In this week’s Learning World, we are looking at lifelong education: focusing on the huge number of things we have still got to learn long after our formal education has finished.
Mauritius: Recognising skills
In Mauritius a new project is helping vulnerable people who have had very little formal education to pick up new skills and qualifications. This has been useful for some as they have been able to start up their own businesses, while for others it proved to be a boost to their self-esteem.
One of the key features of the project is that they look at the things the people already to do; either at home, at work or in the community, and show that they have real value. Where applicable, they can use these skills to earn state recognised qualifications.
Adapting to change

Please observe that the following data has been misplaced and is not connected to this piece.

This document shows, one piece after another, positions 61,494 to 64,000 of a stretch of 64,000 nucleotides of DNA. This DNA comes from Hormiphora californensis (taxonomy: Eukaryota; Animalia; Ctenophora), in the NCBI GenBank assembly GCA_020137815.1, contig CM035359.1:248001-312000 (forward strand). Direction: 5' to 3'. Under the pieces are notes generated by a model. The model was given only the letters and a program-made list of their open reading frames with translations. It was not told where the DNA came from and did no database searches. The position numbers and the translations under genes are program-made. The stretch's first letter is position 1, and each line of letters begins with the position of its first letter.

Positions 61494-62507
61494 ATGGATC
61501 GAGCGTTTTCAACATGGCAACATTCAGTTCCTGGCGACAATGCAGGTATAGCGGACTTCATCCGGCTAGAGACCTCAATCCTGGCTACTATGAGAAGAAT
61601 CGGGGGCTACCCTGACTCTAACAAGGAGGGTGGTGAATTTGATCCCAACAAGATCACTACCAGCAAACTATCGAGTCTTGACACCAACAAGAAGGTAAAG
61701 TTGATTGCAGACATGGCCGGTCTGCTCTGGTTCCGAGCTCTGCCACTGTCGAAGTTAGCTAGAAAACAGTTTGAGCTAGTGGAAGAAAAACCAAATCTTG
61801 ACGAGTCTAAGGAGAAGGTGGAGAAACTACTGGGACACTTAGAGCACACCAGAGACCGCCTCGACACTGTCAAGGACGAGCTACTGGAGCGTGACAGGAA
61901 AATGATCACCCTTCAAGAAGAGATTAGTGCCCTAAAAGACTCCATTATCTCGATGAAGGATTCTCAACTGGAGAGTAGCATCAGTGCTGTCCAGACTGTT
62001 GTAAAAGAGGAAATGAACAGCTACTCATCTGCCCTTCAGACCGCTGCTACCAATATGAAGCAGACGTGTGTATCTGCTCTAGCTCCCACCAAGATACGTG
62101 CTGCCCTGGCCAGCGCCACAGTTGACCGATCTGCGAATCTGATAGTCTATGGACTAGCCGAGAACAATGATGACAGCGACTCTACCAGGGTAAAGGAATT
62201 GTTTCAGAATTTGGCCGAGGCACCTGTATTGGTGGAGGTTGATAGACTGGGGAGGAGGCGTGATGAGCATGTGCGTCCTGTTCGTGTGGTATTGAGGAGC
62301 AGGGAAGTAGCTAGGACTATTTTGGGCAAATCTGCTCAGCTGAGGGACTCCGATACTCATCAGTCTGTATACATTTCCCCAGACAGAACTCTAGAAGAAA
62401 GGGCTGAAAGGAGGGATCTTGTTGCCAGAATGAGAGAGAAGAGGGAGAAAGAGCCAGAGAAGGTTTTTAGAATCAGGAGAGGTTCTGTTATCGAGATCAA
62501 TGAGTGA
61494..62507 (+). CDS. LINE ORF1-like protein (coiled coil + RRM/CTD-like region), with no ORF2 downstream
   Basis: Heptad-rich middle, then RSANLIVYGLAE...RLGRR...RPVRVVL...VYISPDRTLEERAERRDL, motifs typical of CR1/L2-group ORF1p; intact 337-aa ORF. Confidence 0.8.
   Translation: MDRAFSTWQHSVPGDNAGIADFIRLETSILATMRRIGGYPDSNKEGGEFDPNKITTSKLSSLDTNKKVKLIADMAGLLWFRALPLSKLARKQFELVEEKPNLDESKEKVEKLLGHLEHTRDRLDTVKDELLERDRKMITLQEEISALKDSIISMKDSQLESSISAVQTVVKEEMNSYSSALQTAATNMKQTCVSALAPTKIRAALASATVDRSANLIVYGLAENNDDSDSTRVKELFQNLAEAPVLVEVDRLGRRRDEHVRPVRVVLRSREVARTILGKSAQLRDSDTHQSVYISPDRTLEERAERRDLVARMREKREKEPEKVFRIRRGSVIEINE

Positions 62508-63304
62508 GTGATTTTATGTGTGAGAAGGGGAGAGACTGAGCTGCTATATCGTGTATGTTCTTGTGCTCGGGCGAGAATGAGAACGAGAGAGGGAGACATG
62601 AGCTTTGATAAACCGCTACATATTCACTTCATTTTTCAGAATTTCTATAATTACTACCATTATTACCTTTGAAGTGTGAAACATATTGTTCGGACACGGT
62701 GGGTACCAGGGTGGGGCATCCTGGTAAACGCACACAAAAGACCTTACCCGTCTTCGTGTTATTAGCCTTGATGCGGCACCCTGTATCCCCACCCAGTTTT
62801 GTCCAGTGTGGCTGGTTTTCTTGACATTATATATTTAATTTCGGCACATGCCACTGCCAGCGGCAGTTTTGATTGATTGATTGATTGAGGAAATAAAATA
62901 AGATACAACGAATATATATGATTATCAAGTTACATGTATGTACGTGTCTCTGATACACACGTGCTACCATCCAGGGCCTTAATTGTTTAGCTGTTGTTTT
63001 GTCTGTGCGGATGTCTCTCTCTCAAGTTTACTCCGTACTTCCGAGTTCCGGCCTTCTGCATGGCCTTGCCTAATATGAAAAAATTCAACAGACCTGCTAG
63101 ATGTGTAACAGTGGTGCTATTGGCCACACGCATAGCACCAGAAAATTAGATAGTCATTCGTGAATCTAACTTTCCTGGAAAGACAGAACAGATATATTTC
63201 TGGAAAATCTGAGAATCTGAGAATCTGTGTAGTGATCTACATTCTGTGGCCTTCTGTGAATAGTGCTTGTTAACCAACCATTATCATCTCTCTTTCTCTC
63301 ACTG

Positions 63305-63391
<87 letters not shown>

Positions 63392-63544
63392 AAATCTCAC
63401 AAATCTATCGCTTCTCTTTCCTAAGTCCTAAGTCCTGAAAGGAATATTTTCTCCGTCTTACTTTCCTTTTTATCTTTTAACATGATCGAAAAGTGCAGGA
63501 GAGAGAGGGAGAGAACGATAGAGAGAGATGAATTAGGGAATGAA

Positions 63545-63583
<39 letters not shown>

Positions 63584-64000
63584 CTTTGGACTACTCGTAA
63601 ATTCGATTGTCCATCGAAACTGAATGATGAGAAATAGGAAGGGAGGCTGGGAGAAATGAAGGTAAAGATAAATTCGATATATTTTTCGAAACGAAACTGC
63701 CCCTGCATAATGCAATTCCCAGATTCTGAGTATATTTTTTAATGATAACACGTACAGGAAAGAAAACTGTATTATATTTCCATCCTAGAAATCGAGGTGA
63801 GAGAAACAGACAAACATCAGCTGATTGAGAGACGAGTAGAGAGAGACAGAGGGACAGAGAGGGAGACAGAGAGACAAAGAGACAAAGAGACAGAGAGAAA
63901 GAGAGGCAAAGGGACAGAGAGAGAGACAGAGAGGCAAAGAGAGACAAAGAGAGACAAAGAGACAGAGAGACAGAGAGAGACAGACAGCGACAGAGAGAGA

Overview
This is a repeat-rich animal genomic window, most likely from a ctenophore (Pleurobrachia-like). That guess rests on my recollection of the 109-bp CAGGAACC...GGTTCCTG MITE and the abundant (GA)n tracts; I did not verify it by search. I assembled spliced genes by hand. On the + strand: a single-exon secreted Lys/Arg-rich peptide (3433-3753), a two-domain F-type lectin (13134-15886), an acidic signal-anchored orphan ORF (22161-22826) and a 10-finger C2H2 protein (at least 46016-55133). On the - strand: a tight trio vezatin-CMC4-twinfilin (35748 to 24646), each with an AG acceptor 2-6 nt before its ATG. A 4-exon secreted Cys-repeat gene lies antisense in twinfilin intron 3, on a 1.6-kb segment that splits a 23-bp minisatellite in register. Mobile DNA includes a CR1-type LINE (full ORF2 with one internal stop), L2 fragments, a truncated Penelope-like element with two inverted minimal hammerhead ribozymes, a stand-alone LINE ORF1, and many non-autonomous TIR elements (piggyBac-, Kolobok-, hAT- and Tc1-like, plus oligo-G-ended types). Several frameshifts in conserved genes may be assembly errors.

Rapidly changing technology necessitates the ability to keep on learning throughout our lives. Now more than ever there is great pressure to constantly learn and follow changes for fear of getting left behind.
Yves Attou, President of the World Committee for Lifelong Learning, spoke to euronews on the importance of seeing learning as an ongoing pursuit for everyone in the world, and not just those currently in education.
Thailand: Opening the door
In the highlands of northern Thailand near the Burmese border, a remote community is served by a learning centre. The Karen hill tribes people are skilled craftsmen, but are hampered by a language barrier which, to an extent, cuts them off from the outside world.
Now thanks to an education scheme, which is not only life-long but intended to be passed down from generation to generation, they can learn the skills needed to communicate with others from outside their community.